Not far into Englander’s novel, policemen drag the teenage Pato away to a similar fate. To get him back, his parents must convince various government functionaries, like those at the terrifying Ministry of Special Cases, that Pato indeed exists and was arrested. With confirmation, they could force the government, via habeas corpus, to produce their son and either try him for a crime or release him. In the meantime, Pato is a literal nonentity.
This summary should suggest the ways in which Englander pays homage to the literary masters: with his attention to the terrors of bureaucratic power, the author sets up camp in the heart of Kafka territory, and given the setting, one also detects hints of Jorge Luis Borges’ labyrinths. A further complication in the plot harks back to a classic tale by the Russian master, Nikolai Gogol, as the parents’ attempts to establish their son’s existence with photographs run up against a further obstacle, the fact that Pato doesn’t really look like them anymore. For just before tragedy struck, Kaddish and Lillian received free nose jobs in lieu of payment from Dr. Mazursky.
Even in Gogol’s story about a non-Jew, the loss of a nose is serious business; kal v’khomer, the disappearance of a Jewish nose poses tremendous problems. “The first time I ever enjoyed my own reflection was after Pato was born,” Lillian says, wistfully. “… From then on, when I looked in the mirror I saw myself and I saw him.” Now that Pato’s been disappeared and Lillian’s face has been fixed, she feels that “he’s gone from the mirror too. It is like murder, this nose.”
Three categories of forced disappearance structure this novel, then: the erasure of names, in Kaddish’s graveyard work; the erasure of noses, by the extraordinarily vigorous Argentine plastic surgery industry; and the erasure of people, by the military dictatorship. These motifs, interrelated through the experiences of the Poznans, provide opportunities for Englander and his characters to wax philosophic on themes central to Jewish thought, especially in the wake of the Holocaust and other catastrophes of the 20th century—memory and forgetting, presence and absence, trauma and mourning.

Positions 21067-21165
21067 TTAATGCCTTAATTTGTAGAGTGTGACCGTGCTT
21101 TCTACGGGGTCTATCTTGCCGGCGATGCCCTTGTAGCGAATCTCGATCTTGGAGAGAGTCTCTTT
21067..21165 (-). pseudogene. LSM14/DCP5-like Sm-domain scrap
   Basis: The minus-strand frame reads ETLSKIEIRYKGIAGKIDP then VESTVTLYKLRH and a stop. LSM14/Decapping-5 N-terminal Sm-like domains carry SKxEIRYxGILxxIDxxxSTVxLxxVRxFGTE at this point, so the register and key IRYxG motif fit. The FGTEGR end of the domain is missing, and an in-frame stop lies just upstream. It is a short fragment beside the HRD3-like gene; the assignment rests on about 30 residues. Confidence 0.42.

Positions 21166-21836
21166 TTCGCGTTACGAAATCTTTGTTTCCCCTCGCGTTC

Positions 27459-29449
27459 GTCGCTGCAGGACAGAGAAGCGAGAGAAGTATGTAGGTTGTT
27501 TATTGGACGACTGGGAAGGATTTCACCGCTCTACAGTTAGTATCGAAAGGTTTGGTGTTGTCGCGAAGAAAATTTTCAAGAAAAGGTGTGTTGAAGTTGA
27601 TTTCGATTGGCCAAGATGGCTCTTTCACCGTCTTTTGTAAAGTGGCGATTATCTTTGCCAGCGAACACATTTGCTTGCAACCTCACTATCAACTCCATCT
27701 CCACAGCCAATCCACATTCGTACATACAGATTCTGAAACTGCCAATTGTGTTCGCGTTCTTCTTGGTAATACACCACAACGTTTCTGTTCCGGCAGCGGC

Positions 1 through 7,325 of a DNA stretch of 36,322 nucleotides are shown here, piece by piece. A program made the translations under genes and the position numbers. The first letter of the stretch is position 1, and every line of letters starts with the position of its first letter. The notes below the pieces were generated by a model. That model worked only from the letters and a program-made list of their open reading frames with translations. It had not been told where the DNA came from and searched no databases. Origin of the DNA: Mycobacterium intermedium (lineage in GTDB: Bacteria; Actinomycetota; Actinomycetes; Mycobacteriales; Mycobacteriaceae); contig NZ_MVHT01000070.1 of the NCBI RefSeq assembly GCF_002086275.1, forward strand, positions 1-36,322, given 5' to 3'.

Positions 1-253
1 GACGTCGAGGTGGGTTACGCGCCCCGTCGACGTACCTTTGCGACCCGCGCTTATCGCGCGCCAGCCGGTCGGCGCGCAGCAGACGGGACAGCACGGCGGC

In other words, in one sense the novel is a virtuoso performance of precisely the facility that made Englander’s stories so remarkable: he seizes on a set of historical realities that also function as symbols invested with broad mythical and religious intensity. At its most lyrical moments, as in a brief passage where it confronts the ultimate fate of the disappeared, the novel succeeds remarkably on these terms.
Unfortunately, though, as the book layers symbol on top of symbol and emphasizes the resonances of each one, the exercise begins to feel more than a little heavy-handed. The narrative veers from believability, as characters appear motivated not by their psychologies, but according to whatever would be most symbolically appropriate.
As a fable of political horror, The Ministry has its attractions, but it fails to achieve the emotional intensity for which it strives. Many readers may appreciate the novel as a deftly constructed allegory, but others will find that despite the promise of the setting, the book’s characters never become anything more than mouthpieces for the author’s philosophic wanderings. Englander’s ability to marshal intense symbols is undeniable and impressive, and may one day allow him to write masterpieces of modern Jewish literature; so far, though, it has served him better in short stories than it has in the novel.